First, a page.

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One of the pleasures and plagues of academic life is a plethora of conferences (how’s that for alliteration.)  Like  food pictures in gourmet magazines, these gatherings inevitably promise more than they deliver.  But when my wife asked me if I would drive her to Washington, DC for yet another conference, I didn’t put up much of a protest.

We had friends who had offered to accommodate us  and even have dinner on the table when we arrived.  I could see my old physician, get together with a friend I haven’t seen in six years, and revisit old haunts.  Our sabbatical rental here in Durham includes an ancient little Toyota, but I hesitated to take that on the road for a journey that would take at least eight hours.  DC is the Eastern equivalent of Los Angeles.  Traffic can turn nasty while you are tuning in the radio.

The rental agent had just the thing for the trip, the automotive equal of a cabin cruiser, a Mercury Grand Marquis.  It was a Sunday afternoon and everything was going smoothly until about an hour outside of DC.  Then all those cars congealed, like fat coming off a sausage.  Half an hour later we crept passed the fender bender that had triggered it all.

In between Manila and Gainesville, we lived in Washington DC for three and a half years.  I look upon it as a transition between the exotic aspects of Asia and the laid back, kooky state of Florida.  We followed that up with the big move down under, which combines the exotic with the kooky in a way that can only be Australian.

For reasons that have little to do with the city itself, I do not remember our sojourn in DC with fondness.  We enjoyed living in the Village of Chevy Chase, and we reveled in the long walks we took along the Potomac.  But it was a difficult time for our family.

Our home base for this visit was Bethesda, a chic mecca for beltway denizens looking for a large choice of restaurants in a small area.  Bethesda is a pleasant place to walk, which makes it very attractive to people who spend hours commuting from home to work.  The town core must have more restaurants than any other city, including New York and San Francisco.  Unfortunately, Washingtonians have a high tolerance for mediocrity, and not just in politicians.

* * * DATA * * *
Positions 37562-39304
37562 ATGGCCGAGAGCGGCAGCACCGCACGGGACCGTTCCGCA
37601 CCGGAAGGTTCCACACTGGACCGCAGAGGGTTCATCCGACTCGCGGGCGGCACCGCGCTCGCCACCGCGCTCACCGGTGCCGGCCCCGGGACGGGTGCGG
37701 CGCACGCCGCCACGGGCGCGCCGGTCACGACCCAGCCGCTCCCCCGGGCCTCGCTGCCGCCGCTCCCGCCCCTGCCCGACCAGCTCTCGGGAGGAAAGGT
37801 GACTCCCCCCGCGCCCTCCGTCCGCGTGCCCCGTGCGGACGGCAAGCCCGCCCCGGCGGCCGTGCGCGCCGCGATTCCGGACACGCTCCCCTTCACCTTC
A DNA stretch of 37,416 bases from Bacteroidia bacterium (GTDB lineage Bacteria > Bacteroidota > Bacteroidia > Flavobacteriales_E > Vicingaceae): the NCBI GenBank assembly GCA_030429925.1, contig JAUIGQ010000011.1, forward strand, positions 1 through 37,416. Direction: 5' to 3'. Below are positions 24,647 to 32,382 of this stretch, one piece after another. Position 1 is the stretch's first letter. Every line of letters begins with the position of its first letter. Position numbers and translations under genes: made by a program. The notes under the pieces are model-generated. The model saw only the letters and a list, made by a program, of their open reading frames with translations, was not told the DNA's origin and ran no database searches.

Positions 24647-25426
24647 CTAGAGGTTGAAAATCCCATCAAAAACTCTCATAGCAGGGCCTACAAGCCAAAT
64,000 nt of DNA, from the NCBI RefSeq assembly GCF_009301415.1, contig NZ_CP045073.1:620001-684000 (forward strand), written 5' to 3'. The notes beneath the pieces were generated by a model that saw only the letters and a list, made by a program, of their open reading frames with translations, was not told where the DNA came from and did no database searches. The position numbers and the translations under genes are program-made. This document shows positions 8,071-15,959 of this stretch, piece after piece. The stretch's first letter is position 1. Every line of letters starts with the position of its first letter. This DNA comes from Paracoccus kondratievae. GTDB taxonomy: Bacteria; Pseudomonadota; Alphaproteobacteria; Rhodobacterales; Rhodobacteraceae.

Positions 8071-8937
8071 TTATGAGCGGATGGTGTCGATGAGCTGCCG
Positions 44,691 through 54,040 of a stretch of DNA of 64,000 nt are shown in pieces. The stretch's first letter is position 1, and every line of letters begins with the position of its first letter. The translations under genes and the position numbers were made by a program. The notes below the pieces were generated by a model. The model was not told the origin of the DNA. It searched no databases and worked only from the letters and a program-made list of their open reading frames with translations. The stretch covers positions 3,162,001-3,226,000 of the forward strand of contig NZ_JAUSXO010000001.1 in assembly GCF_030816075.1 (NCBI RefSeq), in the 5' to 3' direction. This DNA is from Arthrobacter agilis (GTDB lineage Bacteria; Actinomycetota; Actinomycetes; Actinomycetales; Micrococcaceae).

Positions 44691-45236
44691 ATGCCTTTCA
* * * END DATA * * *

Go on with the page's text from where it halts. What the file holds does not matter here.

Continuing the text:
At the suggestion of our host, I wandered down to the Mall to see a new exhibit at the Museum of Natural History on the evolution of man.  You can check it out on-line at:  http://humanorigins.si.edu/  It was interesting, but hardly comparable with the rooms in the vast museum dedicated to the exploration of the ocean.

The Mall is quiet this time of year, and you can see what a grand notion it was to create an urban space on such a scale. Up near the White House, I stumbled across some wonderful wood sculpture at the Renwick Gallery.  On a previous stopover in the Spring, I had spent a good part of a day at the National Gallery.  The pics are from both trips.

On September 11, 2001, my wife and I were both at our respective workplaces, each within a few blocks of the White House.  I remember noticing my co-workers slow down as word spread of the attacks.  Someone found a T.V. and turned it on.  We all stared at the images, horrified and transfixed.  It wasn’t long before the Pentagon plane shattered whatever notion of distance that we thought we had from these events.  The Pentagon was only a few miles away.  What next?

The subway had stopped working.  When the CEO gathered us together for a talk, it seemed more baffling than anything else.  He had a condo nearby and offered to put people up who were stuck without any way to get home.  I looked around at the three hundred faces and thought:  too bad I didn’t bring my walking shoes. Amazingly, I was able to call my wife and our Metro line did start up again.  Maybe 9/11 is why the exhibit on evolution didn’t grab me.  The words “human evolution” don’t seem to belong together anymore.

Our Bethesda friends cooked up a wonderful meal and we caught up with our old friend from Capitol Hill and I passed my physical with flying colors.  We sailed back to Durham in record time.  It may be true that you can’t go home again, but you can visit. And that may be just what the doctor ordered.

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